Multiprogramming doesn't give any guarantee that a program will run in a timely manner. Indeed, the very first program may very well run for hours without needing access to a peripheral. As there were no users waiting at an interactive terminal, this was no problem: users handed a deck of punched cards to an operator, and came back a few hours later for printed results. Multiprogramming greatly reduced the waiting.


As noted in the OS/360 entry its original O/S followed the above model but was replaced the very next year, 1967, by MFT which set limits on the amount of CPU time any single process could consume before being switched out. The hours-long wait referred to above generally was related to the fact that computers simply weren't very fast as compared to today. Year 1967 (MCMLXVII) was a common year starting on Sunday (link will display full calendar) of the 1967 Gregorian calendar. ...


Cooperative multitasking/time-sharing

When computer usage evolved from batch mode to interactive mode, multiprogramming was no longer a suitable approach. Each user wanted to see his program running as if it was the only program in the computer. The use of time sharing made this possible, with the concession that the computer would not seem as fast to any one user as it really would be if it were running only that user's program.


Early multitasking systems consisted of suites of related applications that voluntarily ceded time to each other. This approach, which was eventually supported by many computer operating systems, is today known as cooperative multitasking. Although it is rarely used in larger systems, Microsoft Windows prior to Windows 95 and Windows NT, and Mac OS prior to Mac OS X both used cooperative multitasking to enable the running of multiple applications simultaneously. // An operating system (OS) is the software that manages the sharing of the resources of a computer. ... Windows redirects here. ... Windows 95 is a consumer-oriented graphical user interface-based operating system. ... Windows NT (New Technology) is a family of operating systems produced by Microsoft, the first version of which was released in July 1993. ... This article or section does not adequately cite its references or sources. ... Mac OS X (IPA: ) is a line of graphical operating systems developed, marketed, and sold by Apple Inc. ...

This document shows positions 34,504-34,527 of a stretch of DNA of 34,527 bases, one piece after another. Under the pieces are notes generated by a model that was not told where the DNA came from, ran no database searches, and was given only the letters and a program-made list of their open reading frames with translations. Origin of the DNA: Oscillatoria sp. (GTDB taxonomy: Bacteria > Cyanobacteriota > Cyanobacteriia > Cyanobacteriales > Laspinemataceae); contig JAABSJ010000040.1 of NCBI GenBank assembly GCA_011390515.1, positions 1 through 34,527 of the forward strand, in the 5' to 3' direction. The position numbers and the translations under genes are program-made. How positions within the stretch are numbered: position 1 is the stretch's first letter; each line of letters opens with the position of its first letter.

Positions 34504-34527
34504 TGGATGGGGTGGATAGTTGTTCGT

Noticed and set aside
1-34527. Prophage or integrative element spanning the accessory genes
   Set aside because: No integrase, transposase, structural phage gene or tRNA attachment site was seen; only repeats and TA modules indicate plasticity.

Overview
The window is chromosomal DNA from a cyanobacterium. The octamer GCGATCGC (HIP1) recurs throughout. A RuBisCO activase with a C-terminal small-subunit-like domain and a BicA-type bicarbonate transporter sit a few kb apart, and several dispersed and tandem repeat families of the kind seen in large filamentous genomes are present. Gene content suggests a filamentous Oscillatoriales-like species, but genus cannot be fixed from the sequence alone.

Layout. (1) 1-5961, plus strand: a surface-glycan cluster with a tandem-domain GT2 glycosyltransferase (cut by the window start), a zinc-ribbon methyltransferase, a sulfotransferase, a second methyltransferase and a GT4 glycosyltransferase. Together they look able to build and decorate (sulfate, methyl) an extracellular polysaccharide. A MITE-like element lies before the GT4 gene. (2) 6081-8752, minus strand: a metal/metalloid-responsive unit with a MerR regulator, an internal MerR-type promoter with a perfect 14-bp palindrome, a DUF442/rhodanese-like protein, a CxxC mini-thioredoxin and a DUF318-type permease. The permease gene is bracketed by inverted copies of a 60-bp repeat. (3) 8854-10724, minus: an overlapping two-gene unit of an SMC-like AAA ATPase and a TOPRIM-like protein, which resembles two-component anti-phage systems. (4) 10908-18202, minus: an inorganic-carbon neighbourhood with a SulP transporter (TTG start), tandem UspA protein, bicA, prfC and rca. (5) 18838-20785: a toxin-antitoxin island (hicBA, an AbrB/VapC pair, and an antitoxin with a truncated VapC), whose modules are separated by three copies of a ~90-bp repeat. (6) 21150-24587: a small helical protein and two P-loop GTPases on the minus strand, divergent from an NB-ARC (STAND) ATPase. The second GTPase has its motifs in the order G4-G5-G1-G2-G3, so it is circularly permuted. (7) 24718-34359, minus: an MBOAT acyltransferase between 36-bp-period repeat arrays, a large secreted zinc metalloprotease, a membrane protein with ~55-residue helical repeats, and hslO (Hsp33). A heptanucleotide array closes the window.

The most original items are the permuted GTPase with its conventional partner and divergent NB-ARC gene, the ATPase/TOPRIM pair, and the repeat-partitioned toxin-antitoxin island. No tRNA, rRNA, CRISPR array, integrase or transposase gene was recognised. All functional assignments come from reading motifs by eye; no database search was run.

Cooperative multitasking has many shortcomings. For one, a cooperatively multitasked system must rely on each process to regularly give time to other processes on the system. Any single poorly designed program, or any single "hung" process, can effectively bring the system to a halt. The design requirements of a cooperatively multitasked program can also be onerous for some purposes, and may result in irregular (or inefficient) use of system resources. To remedy this situation, most time-sharing systems quickly evolved a more advanced approach known as preemptive multitasking. Pre-emptive multitasking is a form of multitasking. ...


Preemptive multitasking/time-sharing

Preemptive multitasking allows the computer system to more reliably guarantee each process a regular "slice" of operating time. It also allows the system to rapidly deal with important external events like incoming data, which might require the immediate attention of one or another process. Pre-emption as used with respect to operating systems means the ability of the operating system to preempt or stop a currently scheduled task in favour of a higher priority task. ...